February 7, 2008 / 4:11 PM / in 10 years

Separatists may challenge Quebec budget in March

MONTREAL (Reuters) - The opposition Parti Quebecois said on Thursday it could bring down Quebec’s Liberal minority government in late March over its displeasure with the Canadian province’s upcoming budget.

<p>Parti Quebecois leader Pauline Marois looks at former member of the National Assembly Rosaire Bertrand (not pictured) as the session resumes at the National Assembly in Quebec City October 16, 2007. The opposition Parti Quebecois said on Thursday it could bring down Quebec's Liberal minority government in late March over its displeasure with the Canadian province's upcoming budget. REUTERS/Mathieu Belanger</p>

“We will be ready to go into an election if effectively, the government does not propose significant measures and if the budget does not satisfy us,” Pauline Marois, leader of the PQ. told reporters in Quebec City.

The Liberals are widely expected to introduce the fiscal 2008-09 budget in late March, but no date has been set.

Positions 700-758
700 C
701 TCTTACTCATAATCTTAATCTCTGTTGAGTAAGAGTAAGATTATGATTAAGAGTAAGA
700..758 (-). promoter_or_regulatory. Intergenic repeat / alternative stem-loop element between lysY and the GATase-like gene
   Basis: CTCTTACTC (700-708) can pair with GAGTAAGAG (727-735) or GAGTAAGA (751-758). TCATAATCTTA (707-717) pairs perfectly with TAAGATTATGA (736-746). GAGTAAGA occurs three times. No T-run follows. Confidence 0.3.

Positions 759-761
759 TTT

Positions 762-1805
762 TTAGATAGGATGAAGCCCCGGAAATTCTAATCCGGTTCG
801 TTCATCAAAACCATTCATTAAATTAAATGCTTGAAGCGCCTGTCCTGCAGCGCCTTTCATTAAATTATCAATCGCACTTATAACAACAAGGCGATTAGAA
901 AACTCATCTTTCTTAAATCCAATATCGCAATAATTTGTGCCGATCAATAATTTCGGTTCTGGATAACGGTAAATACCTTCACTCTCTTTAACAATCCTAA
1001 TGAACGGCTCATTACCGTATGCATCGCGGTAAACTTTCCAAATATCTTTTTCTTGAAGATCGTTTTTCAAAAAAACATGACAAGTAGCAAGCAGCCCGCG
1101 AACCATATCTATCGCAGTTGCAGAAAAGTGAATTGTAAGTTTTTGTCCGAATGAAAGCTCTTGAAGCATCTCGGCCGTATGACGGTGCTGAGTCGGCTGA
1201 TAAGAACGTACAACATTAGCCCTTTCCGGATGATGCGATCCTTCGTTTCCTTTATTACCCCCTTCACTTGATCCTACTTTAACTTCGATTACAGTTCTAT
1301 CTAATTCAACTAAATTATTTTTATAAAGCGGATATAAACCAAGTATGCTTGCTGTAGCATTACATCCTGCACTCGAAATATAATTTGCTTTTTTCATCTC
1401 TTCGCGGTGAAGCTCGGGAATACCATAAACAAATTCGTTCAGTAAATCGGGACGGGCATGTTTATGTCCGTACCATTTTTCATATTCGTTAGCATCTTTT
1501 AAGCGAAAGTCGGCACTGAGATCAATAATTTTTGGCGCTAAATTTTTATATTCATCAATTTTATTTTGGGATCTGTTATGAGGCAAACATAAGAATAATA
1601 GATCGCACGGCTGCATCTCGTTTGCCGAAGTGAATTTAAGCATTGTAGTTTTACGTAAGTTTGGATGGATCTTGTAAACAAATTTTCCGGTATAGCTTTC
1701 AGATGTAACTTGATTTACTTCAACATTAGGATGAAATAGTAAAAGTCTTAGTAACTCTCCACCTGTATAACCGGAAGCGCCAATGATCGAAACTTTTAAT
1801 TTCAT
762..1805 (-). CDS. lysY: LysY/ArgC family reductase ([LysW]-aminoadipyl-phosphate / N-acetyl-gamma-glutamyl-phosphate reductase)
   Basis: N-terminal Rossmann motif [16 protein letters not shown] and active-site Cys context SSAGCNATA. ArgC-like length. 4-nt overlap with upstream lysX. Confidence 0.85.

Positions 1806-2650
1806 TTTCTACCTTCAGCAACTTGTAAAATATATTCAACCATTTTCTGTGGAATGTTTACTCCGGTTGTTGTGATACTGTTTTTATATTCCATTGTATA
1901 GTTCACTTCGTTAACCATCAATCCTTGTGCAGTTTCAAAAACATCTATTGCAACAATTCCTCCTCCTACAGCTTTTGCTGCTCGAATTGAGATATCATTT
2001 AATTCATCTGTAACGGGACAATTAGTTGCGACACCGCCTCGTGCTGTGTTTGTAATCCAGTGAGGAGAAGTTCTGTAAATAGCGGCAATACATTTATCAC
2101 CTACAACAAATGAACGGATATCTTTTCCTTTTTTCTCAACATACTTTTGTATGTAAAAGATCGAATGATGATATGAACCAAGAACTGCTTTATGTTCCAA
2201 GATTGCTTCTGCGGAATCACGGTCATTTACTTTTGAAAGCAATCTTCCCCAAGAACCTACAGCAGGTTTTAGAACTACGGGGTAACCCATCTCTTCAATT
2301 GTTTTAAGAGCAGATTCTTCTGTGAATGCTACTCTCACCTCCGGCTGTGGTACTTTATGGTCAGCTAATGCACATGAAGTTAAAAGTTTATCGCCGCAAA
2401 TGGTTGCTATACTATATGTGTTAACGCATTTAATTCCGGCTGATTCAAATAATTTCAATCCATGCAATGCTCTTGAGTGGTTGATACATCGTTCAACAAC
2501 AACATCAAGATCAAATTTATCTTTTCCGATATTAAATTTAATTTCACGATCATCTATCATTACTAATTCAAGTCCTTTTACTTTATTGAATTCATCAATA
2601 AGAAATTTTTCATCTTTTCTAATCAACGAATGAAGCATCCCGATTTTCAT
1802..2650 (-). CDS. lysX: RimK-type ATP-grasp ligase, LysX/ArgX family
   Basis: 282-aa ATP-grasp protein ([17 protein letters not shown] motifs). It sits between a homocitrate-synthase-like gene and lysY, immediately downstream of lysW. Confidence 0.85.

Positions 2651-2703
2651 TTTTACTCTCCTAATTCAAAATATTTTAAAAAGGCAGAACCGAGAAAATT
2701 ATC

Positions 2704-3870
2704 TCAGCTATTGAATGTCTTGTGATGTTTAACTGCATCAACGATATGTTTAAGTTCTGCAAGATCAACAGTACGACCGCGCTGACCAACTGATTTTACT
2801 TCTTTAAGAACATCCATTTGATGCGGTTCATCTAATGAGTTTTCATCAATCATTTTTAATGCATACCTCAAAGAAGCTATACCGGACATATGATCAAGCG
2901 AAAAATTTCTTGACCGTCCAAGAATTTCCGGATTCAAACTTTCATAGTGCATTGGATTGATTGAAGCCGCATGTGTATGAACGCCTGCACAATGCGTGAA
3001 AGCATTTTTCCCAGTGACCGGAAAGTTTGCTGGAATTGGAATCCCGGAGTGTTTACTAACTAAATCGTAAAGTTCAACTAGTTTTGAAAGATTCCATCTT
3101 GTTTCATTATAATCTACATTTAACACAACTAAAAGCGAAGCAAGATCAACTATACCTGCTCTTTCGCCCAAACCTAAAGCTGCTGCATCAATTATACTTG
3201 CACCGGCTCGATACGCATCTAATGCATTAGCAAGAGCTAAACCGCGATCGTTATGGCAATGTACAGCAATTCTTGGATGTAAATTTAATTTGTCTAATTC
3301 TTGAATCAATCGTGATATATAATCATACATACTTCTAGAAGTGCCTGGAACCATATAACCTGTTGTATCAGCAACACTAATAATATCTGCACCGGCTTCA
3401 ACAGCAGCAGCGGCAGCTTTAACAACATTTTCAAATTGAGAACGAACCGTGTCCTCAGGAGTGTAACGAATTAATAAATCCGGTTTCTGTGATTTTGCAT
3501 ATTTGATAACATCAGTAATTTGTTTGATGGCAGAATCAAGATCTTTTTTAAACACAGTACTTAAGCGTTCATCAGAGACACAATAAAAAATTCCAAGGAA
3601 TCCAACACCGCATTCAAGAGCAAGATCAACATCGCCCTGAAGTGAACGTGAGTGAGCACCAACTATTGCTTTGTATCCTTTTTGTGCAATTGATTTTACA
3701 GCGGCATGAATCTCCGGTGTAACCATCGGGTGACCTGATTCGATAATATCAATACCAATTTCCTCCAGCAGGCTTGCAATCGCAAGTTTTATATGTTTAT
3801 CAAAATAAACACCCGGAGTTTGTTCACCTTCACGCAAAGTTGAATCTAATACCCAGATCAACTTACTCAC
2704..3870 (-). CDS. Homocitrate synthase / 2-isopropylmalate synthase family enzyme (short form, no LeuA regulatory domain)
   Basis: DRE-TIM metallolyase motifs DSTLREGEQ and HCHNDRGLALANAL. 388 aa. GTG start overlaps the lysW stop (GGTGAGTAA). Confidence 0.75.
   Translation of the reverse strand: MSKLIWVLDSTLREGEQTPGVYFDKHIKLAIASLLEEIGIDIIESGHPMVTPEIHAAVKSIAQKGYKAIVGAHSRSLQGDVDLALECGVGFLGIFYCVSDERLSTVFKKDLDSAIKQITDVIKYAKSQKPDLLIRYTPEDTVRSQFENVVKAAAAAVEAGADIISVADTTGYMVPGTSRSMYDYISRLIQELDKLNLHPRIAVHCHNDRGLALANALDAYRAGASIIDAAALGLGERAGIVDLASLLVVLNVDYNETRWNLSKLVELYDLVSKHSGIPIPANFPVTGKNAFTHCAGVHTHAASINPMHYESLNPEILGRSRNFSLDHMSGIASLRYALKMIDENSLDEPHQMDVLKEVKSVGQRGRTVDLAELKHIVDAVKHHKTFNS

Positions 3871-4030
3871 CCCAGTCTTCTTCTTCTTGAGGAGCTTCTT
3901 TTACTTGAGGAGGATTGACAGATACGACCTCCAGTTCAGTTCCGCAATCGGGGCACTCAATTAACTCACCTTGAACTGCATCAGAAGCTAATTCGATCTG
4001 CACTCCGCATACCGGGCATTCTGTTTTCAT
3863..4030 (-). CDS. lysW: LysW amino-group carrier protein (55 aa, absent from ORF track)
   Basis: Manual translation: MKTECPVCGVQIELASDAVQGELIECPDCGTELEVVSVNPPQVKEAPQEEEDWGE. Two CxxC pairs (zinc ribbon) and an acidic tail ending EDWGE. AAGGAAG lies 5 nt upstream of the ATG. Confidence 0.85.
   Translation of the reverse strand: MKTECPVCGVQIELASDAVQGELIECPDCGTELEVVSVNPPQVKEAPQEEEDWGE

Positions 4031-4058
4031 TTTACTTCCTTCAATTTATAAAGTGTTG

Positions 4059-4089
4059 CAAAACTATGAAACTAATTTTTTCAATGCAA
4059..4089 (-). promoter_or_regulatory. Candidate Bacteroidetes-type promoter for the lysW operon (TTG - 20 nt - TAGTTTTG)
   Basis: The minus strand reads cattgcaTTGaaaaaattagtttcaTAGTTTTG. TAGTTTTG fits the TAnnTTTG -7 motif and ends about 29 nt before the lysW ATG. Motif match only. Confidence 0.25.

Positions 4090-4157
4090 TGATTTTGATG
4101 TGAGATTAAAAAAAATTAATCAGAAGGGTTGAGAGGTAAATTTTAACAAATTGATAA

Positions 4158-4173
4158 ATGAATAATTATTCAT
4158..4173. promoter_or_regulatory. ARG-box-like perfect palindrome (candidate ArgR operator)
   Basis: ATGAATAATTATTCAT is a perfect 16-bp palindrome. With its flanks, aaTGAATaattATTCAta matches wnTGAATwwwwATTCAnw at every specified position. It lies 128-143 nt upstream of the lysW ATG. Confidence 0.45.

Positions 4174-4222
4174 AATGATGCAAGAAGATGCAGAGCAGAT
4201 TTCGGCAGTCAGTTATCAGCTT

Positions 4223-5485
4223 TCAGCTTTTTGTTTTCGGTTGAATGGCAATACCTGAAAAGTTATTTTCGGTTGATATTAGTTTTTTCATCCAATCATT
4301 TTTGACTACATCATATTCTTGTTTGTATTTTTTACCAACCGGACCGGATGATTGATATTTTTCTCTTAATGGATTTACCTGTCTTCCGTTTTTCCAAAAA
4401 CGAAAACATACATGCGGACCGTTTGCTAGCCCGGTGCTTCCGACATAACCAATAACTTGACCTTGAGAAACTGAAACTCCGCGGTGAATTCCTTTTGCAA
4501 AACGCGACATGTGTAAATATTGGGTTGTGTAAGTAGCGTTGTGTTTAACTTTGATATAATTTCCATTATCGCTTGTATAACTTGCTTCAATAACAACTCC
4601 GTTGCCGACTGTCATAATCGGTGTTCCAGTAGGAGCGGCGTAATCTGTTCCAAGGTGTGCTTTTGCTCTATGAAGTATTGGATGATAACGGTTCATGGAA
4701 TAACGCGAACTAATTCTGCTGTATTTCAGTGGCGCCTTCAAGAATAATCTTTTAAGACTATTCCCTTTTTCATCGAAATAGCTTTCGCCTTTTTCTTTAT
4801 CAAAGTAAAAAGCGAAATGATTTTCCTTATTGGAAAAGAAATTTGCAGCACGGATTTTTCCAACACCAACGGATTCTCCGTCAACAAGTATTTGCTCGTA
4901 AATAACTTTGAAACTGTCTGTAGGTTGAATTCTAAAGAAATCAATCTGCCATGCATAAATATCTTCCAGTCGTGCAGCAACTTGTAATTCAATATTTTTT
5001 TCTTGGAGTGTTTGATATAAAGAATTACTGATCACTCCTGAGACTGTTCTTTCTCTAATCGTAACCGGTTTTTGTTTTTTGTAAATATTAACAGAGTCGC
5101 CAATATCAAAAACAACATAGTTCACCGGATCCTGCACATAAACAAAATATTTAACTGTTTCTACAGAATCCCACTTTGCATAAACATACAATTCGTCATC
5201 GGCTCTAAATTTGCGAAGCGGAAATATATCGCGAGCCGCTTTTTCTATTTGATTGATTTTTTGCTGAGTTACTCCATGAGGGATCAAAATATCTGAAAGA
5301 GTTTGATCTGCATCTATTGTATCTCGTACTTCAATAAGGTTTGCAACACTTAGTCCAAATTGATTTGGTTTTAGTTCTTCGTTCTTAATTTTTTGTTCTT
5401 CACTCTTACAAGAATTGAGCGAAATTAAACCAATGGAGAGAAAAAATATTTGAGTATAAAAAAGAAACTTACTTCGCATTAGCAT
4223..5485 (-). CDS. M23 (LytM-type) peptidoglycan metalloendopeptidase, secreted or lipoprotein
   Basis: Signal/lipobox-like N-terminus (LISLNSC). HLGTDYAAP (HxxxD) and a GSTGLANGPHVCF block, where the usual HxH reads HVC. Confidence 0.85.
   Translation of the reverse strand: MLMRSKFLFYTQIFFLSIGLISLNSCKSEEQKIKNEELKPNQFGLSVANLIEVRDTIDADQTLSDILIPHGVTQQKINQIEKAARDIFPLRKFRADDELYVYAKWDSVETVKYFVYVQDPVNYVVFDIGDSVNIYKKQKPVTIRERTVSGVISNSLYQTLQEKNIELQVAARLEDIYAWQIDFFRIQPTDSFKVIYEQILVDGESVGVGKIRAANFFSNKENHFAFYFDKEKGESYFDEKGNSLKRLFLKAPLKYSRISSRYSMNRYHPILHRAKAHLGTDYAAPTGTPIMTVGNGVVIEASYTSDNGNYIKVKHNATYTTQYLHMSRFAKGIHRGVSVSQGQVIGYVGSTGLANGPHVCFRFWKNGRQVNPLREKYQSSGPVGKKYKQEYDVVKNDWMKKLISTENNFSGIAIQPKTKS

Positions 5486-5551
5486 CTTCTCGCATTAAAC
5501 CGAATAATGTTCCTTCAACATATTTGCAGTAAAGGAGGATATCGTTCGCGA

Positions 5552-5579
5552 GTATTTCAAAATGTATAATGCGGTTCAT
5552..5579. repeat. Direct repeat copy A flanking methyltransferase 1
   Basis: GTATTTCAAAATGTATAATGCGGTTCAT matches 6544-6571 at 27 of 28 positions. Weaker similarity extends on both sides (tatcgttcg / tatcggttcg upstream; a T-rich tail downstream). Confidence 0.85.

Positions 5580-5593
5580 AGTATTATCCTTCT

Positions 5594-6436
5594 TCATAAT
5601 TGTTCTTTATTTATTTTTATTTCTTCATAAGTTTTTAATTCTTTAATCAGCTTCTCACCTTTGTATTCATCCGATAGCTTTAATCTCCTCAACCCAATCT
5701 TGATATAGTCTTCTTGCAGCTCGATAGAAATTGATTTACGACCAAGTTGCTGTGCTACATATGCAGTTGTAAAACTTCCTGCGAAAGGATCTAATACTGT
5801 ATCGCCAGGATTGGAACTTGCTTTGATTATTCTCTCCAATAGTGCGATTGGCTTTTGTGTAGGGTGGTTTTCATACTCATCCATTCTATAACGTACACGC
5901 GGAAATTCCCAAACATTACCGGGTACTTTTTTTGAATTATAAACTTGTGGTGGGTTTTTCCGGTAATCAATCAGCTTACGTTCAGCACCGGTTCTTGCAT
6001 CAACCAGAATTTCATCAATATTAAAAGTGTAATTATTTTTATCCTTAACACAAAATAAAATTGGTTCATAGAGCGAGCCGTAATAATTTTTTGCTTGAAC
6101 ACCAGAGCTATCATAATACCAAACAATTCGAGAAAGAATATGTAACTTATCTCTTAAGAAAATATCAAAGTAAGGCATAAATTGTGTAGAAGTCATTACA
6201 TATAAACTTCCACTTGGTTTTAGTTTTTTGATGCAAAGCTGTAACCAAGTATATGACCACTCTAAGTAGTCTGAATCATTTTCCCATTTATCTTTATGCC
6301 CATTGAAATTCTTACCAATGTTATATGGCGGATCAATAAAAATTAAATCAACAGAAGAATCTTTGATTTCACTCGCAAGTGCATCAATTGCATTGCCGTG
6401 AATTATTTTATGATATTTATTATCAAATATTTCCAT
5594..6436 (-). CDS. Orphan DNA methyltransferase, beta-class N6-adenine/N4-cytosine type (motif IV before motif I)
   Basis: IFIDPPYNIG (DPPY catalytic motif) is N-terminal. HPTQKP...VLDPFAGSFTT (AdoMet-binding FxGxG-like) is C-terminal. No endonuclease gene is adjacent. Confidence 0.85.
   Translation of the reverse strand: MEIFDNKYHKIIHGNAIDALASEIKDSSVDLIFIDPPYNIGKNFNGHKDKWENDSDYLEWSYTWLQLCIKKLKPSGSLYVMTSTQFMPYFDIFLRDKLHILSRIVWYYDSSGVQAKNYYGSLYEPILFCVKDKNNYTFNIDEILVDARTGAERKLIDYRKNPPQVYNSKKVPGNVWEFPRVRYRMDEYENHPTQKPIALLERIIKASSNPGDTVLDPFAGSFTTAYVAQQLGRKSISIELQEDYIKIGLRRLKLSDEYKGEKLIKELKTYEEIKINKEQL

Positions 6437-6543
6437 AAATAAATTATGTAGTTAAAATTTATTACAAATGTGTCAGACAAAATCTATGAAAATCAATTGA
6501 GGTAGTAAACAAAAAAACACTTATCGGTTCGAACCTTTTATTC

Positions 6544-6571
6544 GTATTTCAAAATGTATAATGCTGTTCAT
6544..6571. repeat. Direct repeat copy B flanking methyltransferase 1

To carry the budget in the provincial legislature, the Liberals under Premier Jean Charest would need support from either of Quebec’s two main opposition parties, the PQ, or the Action Democratique du Quebec, which voted against last May’s budget.

Current party standings in the 125-seat legislature have the Liberals at 48 seats, the ADQ at 41 and PQ at 34. Two seats are vacant.

The Liberal government, which wants Quebec to stay in Canada, narrowly avoiding falling over the 2007-08 budget last May when PQ did not support it outright, but sent only three of its 36 members of the legislature to vote against it.

Francois Legault, the PQ’s finance critic, said on Thursday the party wants to see measures in the new budget aimed at aiding struggling sectors of the economy, such as forestry and manufacturing, and the education system.

The PQ wants the French-speaking province of 7.5 million to separate from Canada, and its current party platform calls for holding a referendum on independence as soon as possible after taking power. Marois has been trying to soften that aspect of the platform.

Quebec voted against separation in referendums held in 1995 and 1980.

The ADQ, which is Quebec’s main opposition party and does not want a referendum on independence, has not indicated how it might vote on the March budget. It voted against last year’s budget and later tried to topple the government over an issue involving the public education system.

Public opinion polls show a provincial election held in the coming months would likely produce another minority government in Quebec, and it is unclear in the tight three-way race which party would emerge victorious.

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